Ontario makes tuition cuts but no plan for the shortfall

In Ontario, Canada’s most populous province, students and their families have been complaining about rising tuition costs for years. Numerous campaigns have lobbied the government to subsidise costs, lower tuition fees or create more grants for deserving and needy students.

Last month under the new Progressive Conservative government, their requests were answered: tuition fees at public universities and colleges will be reduced by 10% starting in September 2019 and any future increases will be frozen until the 2020-21 academic year.

While this may appear positive at first glance, many are critiquing Premier Doug Ford’s decision and are concerned about what this really means for Ontario’s post-secondary institutions, students and the broader education system in the province of Ontario.


On 17 January 2019, Dr Merrilee Fullerton, Ontario’s minister of training, colleges and universities, announced a 10% reduction in tuition fees for Canadian students that will not be matched by government funding. This will remove US$250 million and US$61 million from the university and college budgets, respectively.

In addition to these cuts, the government also announced large cuts to existing tuition grants, a decrease in non-repayable grants and the complete removal of other grant funding. The majority of the grant reductions affect the already controversial Ontario Student Assistance Program (OSAP), weakening student access to tuition cost assistance.

OSAP changes

In the past, students from families earning US$133,000 or less per year were eligible to receive funding from OSAP in the form of loans or grants directed to tuition and living expenses. The cut-off has now been reduced to US$106,000.

Previously, some eligible students could have the full cost of their tuition covered by non-repayable grants; now these grants will only be available to families earning less than US$37,700. Everyone else will receive funding in the form of a loan, but rarely for their full tuition costs. This indicates the full cancellation of the ‘free tuition’ programme, which started in 2016 and was used by 230,000 students.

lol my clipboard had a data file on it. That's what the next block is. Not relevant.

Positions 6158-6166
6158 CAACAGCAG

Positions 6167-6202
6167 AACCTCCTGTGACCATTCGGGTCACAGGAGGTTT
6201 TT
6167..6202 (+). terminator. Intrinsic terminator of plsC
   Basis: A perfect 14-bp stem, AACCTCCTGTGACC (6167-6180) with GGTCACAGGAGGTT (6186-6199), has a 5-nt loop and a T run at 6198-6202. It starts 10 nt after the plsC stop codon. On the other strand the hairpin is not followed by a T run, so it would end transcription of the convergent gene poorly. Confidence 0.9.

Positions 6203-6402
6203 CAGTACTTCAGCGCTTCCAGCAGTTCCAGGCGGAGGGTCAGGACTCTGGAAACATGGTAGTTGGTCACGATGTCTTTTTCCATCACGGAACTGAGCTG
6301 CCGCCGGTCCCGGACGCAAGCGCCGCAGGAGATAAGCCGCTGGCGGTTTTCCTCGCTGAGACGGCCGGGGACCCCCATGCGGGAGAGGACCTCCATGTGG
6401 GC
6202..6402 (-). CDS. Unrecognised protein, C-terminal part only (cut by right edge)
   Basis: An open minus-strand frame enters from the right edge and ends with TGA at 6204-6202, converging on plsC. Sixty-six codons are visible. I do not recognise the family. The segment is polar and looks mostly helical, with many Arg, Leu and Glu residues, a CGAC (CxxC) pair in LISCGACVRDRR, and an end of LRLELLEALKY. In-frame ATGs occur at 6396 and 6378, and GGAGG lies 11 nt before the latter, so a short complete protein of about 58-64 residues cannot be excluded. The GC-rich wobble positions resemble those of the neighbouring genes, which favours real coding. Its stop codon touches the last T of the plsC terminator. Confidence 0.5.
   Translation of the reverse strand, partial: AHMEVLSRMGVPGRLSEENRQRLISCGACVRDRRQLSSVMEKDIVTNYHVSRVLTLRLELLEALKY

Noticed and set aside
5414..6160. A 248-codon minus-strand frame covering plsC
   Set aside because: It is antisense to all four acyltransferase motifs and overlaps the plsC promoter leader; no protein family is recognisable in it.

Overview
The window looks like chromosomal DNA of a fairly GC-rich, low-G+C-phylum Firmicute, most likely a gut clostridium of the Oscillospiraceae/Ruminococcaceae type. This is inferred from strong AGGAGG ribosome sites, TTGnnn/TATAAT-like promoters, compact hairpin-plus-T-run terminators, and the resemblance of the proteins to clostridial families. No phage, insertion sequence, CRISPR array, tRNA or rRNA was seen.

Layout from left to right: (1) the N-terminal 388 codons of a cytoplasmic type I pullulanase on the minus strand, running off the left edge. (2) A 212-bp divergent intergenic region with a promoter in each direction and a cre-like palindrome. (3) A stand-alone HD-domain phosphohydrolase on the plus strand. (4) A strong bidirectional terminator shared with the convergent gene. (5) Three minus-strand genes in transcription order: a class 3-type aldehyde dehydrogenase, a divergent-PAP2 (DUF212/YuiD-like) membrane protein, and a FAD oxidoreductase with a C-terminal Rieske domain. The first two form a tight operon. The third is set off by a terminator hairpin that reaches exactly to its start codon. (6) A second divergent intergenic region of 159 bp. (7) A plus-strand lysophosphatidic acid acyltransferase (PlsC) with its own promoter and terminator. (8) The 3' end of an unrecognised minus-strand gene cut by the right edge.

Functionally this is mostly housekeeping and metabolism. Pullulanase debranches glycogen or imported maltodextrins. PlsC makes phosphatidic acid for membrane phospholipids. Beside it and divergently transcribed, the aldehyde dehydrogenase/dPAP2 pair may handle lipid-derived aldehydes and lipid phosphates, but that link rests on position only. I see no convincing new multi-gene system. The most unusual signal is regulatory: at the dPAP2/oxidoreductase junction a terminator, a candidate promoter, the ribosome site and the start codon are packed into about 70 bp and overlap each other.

In addition to requiring more students to take out loans, OSAP will be removing the six-month repayment grace period for graduating students. Rather than having six months before they are required to pay back OSAP loans, students will be charged interest immediately after graduation.

Overall, these changes are bad news for students. Although the 10% tuition fee cut will offer US$500 and US$260 per year savings for individual university and college students respectively, students in need of OSAP will face a larger challenge of paying back more debt – and will be required to pay it back right away. This will add increased stress to the already daunting task of finding meaningful work after graduation.

For others – namely, the 230,000 students that have been taking advantage of the ‘free tuition’ programme since it was announced under the Liberal government in 2016 – this could mean the end of their university or college experience.

Student life cuts

Also announced on 17 January was the introduction of the new optional ‘Student Choice Initiative’. This initiative makes optional the auxiliary fees that went towards student organisations, student services and specialised equipment. This, on the outside, appears to be about choice: giving students the choice to opt out of fees that the government views as ‘non-essential’.

However, according to Nour Alideeb, chairperson of Canadian Federation of Students-Ontario, this decision undercuts the extra-curricular and student movement groups at the universities and seems like “a direct attack on the groups that actually try to hold the government accountable when it comes to student issues”.

Quality of education and student experience

Ontario colleges and universities already receive less funding per student than their counterparts in the other nine provinces of Canada. So now, with additional cuts, institutions are on their own to figure out how to best serve their students with less than what was already less.

So what are the colleges and universities going to do to make up for these losses?

Whatever it is they decide, Minister Fullerton expressed “full confidence in our institutions … [as] they will be able to do what they need to do to change”.

However, according to New Democrat MPP Chris Glover, a former York University professor, this will mean “larger classes and fewer professors”, which, of course, suggests a reduction in the quality of the student learning experience and greater challenges for current faculty and lecturers.

With fewer professors and less funding, this will also result in fewer course options and reduced student services.

Others believe international students will be targeted. The new proposal does not include international student fees and international fee increases are unregulated at university institutions and are capped at 20% at Ontario colleges.

Ultimately, tuition fee cuts are not as good as they seem if the government does not support students in other ways. A lack of student services and activities is not worth US$370 per year. The bottom line is that these cutbacks only benefit the government and not the students who need help the most.

Grace Karram Stephenson is a post-doctoral fellow in the department of leadership, higher and adult education at the Ontario Institute for Studies in Education, University of Toronto, Canada. Stefanie Bronson is a current PhD student in higher education at the Ontario Institute for Studies in Education, University of Toronto. She also teaches undergraduate courses in the faculty of kinesiology and physical education.